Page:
The Problem with Providing Value (And an Approach to Idle Blogging)

The value lies in the eye of the beholder This morning, I enjoyed reading a post by Oscar Del Ben about the necessity of providing value in blogging. Think twice about what you want to write, think twice about how to write it, think twice about hitting the “Publish” button – and always have in mind the value you provide. Because people are receiving way too much information already, and you don’t want to mess with them. If you ask for their attention, better bring something noteworthy.

Although I generally agree with this recommendation, it also entails a problem: Value lies in the eye of the beholder. While I enjoy surfing around the comic section of Arthur Magazine from time to time, others may find it completely stupid. But then, I am not much into buying penis enlargement pills, while apparently a lot of other people are. So if you only focus on providing value to other people, you can easily become predictable and boring. I think that’s because everybody is trying to find out about this value thing – and often draws some inspiration from other blogs. While this can lead to the creation of great content, it also may result in producing meaningless repetitions of old stuff that was useful once, but is not anymore. Carlos Miceli referred to this when he advocated to avoid echo online. If your post is just a repetition of a repetition of a repetition, it’s meaningless. Provide a new angle or trash it. Or better still, don’t even start to write it.

This means: Learn to be silent. Silence is the way of the idle blogger, and silence may provide much more value than you think. It saves you work and it saves people time. It’s a win-win situation.
Of course you want people to come to your site, you want to engage in the discussion that’s going on. That’s fine. But be sure to provide new insights. Don’t get distracted by some bloggers that are repeating themselves over and over again. Don’t get dazzled by large numbers of subscribers. Start an information diet, blind the noise out, focus on signals.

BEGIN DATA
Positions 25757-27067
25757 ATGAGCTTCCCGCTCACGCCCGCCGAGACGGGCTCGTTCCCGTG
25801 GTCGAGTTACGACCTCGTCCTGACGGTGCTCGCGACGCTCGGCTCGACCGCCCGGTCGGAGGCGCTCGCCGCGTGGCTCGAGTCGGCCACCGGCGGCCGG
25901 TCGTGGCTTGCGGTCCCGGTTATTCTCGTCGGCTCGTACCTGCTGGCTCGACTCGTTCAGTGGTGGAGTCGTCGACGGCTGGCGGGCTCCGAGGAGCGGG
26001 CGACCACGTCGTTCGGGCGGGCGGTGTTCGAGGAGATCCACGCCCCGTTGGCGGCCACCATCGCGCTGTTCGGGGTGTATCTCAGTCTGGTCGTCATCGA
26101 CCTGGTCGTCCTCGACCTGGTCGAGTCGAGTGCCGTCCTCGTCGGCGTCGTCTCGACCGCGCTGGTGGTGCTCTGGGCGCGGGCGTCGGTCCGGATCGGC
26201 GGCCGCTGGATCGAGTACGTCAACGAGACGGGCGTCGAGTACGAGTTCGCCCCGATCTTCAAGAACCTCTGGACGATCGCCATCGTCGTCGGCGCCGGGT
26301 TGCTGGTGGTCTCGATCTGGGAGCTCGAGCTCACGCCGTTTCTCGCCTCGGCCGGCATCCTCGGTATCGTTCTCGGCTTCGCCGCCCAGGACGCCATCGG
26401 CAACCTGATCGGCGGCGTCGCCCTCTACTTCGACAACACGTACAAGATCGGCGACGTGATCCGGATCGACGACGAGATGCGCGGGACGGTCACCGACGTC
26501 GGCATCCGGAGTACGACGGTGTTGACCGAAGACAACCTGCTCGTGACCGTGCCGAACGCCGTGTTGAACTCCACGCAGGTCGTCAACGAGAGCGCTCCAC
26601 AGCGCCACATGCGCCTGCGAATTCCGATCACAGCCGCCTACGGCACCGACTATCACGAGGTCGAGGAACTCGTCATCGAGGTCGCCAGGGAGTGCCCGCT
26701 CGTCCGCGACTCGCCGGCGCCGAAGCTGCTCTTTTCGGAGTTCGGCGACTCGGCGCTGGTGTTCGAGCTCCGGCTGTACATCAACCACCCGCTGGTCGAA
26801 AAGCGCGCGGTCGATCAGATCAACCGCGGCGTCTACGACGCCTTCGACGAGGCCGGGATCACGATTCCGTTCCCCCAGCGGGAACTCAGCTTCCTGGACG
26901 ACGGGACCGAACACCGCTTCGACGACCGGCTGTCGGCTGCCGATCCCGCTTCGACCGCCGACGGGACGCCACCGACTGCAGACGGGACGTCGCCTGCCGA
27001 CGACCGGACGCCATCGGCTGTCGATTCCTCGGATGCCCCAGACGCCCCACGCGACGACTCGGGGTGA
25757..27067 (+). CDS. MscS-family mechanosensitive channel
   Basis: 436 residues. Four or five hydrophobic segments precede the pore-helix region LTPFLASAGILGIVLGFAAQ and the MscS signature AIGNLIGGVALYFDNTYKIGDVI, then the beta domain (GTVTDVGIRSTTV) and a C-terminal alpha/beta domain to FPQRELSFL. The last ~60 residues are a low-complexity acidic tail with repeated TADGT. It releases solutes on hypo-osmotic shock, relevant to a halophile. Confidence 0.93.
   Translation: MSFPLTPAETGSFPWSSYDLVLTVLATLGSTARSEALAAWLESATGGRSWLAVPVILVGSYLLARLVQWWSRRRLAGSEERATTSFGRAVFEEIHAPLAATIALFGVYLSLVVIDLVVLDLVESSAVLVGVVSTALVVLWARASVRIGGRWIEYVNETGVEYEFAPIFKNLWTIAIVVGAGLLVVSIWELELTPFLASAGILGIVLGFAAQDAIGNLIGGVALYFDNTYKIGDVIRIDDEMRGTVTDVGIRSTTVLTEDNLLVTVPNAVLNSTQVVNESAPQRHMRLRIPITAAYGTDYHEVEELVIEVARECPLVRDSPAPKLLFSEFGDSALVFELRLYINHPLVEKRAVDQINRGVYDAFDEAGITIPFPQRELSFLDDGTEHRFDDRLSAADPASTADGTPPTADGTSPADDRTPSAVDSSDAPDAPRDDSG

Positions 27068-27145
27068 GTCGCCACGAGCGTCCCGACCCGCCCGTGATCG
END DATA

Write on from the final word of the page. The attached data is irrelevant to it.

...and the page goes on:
And if you decide to really raise your voice, don’t just focus on providing value to others. Because you cannot always know what will be valuable to them. You’re not a market research department. You’re a blogger. And as a blogger, you have the right to be deliberately dilettante and do what sparks your interest. As long as you’re original and honest, and as long as you focus on the quality of your texts in a sense of craftsmanship, you can do whatever you want. (Well, you actually could also copy stuff, be dishonest, and write in an ugly style. But then you would be a spammer, not a blogger.) As Oscar puts it, don’t be afraid of change. Move into new directions and provide new points of view, even though they may appear ridiculous at first. I’m an idler that engages in activism. Is this a contradiction, is it derangement? Or is it a paradox you can live by? Who am I to tell? I just seek to write good posts. Give it a try. If it doesn’t bring you more readers, it will make you a better writer at least.

At the beginning of your blog, you just don’t have a clear readership. Many business bloggers recommend focussing on your target audience. I say: Forget your target audience. People are coming to you from everywhere and you don’t have much control over it: They may be friends looking what you’re up to. They may be employers checking you out before hiring you. They may be twitterers that have never heard of you before. They may be lonely Googlers that yet have to start to engage in a community. Be open to them. Be original. Be honest. Maybe they will connect and maybe they won’t, but in the end, you will never know if you don’t give it a try. You can never be sure what synapses get stimulated by your writings in the brains other people. Just avoid endless repetitions, provide quality over quantity, lay back, and look what happens. This might be a valuable approach to Idle Blogging at last.